Entertainment
courtesy Mediatronic PR

Calgary Comic Expo growing quickly

Expo expanding to accomodate more people after turning fans away last year

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While annual events naturally grow from year to year, few could have predicted how quickly the Calgary Comic and Entertainment Expo has become one of the city’s largest and most popular events. What started as a small convention in 2006 is now an internationally-renowned event, drawing attendees and special guests from around the world.


Running from April 26–28 in the BMO Centre, the Expo has become a fixture in Calgary’s busy festival season, drawing in thousands of visitors eager to browse collectibles, meet celebrities and celebrate geek culture. However, it is not only visitors that benefit from the Calgary Expo’s recent growth. For local businesses and artists, exhibiting at the event presents a chance that only comes once a year.


“We had such a great time last year meeting people,” says Calgarian Lyndsay Peters, the owner of Dragon Chow Dice Bags. “Our sales were so good that we knew right away that we would have a bigger booth this year, and that we would try to bring more to the show.”


Peters, known by many through her twitter name @GeekyLyndsay, became popular in the geek world by starting a business selling handmade dice bags to be used for games such as Dungeons and Dragons. Her dice bags have become an enormous success, and the Calgary Expo has only helped her business grow.


“This will be my third year exhibiting at the Comic Expo,” says Peters. “I always exhibit with a friend of mine, and we started with just a tiny single booth with three businesses crammed into it, and this year it will be just the two of us in a really big double booth, and that is because the Expo has been so good to us.”


The massive growth of the Calgary Expo has presented both challenges and benefits to the organizers of the event, who have had to quickly adapt to a rapidly swelling number of convention-goers.


“The challenge lies in dealing with the sheer number of people coming through those doors,” explains Shane Turgeon, one of the Calgary Expo’s head co-ordinators. “Sometimes you’re just not expecting that growth, and it is difficult to accommodate everyone and make sure everyone is taken care of. But the benefits lie in having more opportunities to have a better event and to bring in bigger names for guests. The Calgary Expo has a fantastic reputation now not only because of the number of people that are coming but also because of the way we run our shows, in terms of attracting those kinds of international guests.”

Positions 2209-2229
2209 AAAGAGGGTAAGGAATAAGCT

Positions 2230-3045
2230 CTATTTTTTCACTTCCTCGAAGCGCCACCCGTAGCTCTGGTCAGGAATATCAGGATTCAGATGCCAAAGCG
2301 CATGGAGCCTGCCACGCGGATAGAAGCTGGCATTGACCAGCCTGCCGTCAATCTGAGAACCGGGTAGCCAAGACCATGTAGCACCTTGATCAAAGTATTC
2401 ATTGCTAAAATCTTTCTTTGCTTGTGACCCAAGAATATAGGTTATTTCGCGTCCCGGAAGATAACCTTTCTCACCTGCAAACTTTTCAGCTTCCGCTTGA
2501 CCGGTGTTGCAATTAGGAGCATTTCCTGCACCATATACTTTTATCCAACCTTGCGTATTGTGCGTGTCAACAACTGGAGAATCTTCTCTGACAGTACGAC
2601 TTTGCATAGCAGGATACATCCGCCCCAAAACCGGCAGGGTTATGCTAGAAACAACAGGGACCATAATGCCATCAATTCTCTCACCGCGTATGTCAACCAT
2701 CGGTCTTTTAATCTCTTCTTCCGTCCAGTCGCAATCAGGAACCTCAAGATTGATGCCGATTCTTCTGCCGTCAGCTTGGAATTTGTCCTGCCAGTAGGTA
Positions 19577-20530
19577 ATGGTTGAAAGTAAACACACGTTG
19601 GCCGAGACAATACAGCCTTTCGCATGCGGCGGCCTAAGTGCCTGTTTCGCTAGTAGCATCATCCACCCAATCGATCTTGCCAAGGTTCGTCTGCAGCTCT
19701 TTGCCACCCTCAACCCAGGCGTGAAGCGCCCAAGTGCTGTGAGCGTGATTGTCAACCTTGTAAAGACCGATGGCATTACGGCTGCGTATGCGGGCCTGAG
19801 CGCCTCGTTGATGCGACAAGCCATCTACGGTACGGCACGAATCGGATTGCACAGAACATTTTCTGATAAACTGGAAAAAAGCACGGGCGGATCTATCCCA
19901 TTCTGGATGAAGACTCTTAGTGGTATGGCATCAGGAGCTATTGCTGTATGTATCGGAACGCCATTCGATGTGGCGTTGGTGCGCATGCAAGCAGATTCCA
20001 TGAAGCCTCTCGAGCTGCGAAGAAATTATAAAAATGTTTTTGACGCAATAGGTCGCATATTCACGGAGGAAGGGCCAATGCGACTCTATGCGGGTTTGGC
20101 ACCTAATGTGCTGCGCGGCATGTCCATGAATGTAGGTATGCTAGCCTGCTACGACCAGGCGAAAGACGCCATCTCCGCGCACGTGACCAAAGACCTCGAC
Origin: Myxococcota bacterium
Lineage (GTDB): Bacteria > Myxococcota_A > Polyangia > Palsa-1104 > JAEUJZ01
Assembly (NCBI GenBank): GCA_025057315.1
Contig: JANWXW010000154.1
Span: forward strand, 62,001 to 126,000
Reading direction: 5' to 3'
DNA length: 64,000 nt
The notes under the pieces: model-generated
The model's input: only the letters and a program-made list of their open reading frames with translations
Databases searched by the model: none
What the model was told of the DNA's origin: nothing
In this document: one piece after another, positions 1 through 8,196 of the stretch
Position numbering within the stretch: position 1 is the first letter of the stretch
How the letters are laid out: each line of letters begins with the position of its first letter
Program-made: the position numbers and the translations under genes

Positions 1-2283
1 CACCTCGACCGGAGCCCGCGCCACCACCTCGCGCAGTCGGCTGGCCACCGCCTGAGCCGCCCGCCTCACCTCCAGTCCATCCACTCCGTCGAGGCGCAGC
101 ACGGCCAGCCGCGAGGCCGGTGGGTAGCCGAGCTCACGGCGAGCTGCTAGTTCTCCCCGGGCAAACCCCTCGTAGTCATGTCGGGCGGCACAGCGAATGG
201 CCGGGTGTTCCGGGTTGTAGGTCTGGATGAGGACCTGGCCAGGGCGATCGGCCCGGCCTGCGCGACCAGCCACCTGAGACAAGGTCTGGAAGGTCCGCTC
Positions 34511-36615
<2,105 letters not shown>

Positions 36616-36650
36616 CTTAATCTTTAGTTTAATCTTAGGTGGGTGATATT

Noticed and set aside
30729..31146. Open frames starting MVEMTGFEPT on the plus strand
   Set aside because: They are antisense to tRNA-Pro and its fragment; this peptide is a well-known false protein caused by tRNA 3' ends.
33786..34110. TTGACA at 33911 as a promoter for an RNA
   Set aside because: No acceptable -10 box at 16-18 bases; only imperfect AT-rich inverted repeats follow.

Last year, the Calgary Expo ran into problems when the convention went over capacity. This resulted in people with tickets being turned away at the door, which left a bitter taste in people’s mouths. 


“Last year it was really a shame that people had so much trouble,” says Peters. “We saw a lot of frustrated customers and we talked to a lot of frustrated people. I know there are some people who won’t be coming back this year. But everything we have been told as vendors and everything that has been communicated to us shows that they are taking it very seriously this year.”


Turgeon and the other organizers of the event have worked closely with the event centre and the fire marshall to ensure that these mistakes are not repeated during this year’s Expo.


“There is a significant plan to correct the challenges we had last year,” says Turgeon. “The main issue was the sheer number of people, which no one was expecting.”


This year they are taking over the entire BMO Centre for the Expo. All of the celebrity guests will be in a separate area of the building in order to enable greater flow of traffic.


“You don’t just get the BMO Centre for free — it’s taking a lot of effort and dedication to ensure that people get in,” says Peters. “So I think people are going to have a better experience this year. From what I’ve been reading I feel pretty confident about it.”


Despite past fumbles, there is no sign of the Calgary Expo slowing down. With geek culture entering the mainstream, conventions are no longer solely the domain of the nerdy elite — they are now something everyone can enjoy.


“The convention industry is exploding all around the world, and I think it obviously has something to do with the fact that the biggest movies right now are about The Avengers, Batman and Spider-Man,” says Turgeon. “So this is reaching a much larger segment of the mainstream population, and that population is seeing how much fun people are having at conventions. That’s really the biggest part of it: it gives people a chance to get away from their everyday lives to meet celebrities, hang out and look at cool stuff for a weekend.”

Update: In an email received after print time, it was announced that the Calgary Comic Expo is sold out and no on-site ticket sales will be available this year.

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